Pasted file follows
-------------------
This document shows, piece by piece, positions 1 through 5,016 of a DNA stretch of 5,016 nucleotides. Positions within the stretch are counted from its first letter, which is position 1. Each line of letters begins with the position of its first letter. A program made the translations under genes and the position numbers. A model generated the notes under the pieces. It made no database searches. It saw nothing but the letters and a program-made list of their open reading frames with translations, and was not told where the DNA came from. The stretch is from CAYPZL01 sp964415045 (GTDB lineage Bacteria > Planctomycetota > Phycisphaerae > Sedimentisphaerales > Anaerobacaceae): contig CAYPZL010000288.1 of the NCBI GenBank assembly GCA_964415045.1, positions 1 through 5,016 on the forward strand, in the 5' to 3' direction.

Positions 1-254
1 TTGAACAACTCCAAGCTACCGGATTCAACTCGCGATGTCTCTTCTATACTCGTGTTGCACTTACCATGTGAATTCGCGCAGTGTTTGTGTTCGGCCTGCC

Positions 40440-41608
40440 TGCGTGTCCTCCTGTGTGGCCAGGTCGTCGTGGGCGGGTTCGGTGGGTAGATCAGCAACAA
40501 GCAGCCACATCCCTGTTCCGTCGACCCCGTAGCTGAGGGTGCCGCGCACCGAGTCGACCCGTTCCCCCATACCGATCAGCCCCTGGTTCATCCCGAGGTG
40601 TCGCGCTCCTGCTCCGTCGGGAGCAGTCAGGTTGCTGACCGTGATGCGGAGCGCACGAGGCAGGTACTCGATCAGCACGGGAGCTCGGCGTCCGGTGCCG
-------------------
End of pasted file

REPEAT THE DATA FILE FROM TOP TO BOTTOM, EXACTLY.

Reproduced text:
This document shows, piece by piece, positions 1 through 5,016 of a DNA stretch of 5,016 nucleotides. Positions within the stretch are counted from its first letter, which is position 1. Each line of letters begins with the position of its first letter. A program made the translations under genes and the position numbers. A model generated the notes under the pieces. It made no database searches. It saw nothing but the letters and a program-made list of their open reading frames with translations, and was not told where the DNA came from. The stretch is from CAYPZL01 sp964415045 (GTDB lineage Bacteria > Planctomycetota > Phycisphaerae > Sedimentisphaerales > Anaerobacaceae): contig CAYPZL010000288.1 of the NCBI GenBank assembly GCA_964415045.1, positions 1 through 5,016 on the forward strand, in the 5' to 3' direction.

Positions 1-254
1 TTGAACAACTCCAAGCTACCGGATTCAACTCGCGATGTCTCTTCTATACTCGTGTTGCACTTACCATGTGAATTCGCGCAGTGTTTGTGTTCGGCCTGCC

Positions 40440-41608
40440 TGCGTGTCCTCCTGTGTGGCCAGGTCGTCGTGGGCGGGTTCGGTGGGTAGATCAGCAACAA
40501 GCAGCCACATCCCTGTTCCGTCGACCCCGTAGCTGAGGGTGCCGCGCACCGAGTCGACCCGTTCCCCCATACCGATCAGCCCCTGGTTCATCCCGAGGTG
40601 TCGCGCTCCTGCTCCGTCGGGAGCAGTCAGGTTGCTGACCGTGATGCGGAGCGCACGAGGCAGGTACTCGATCAGCACGGGAGCTCGGCGTCCGGTGCCG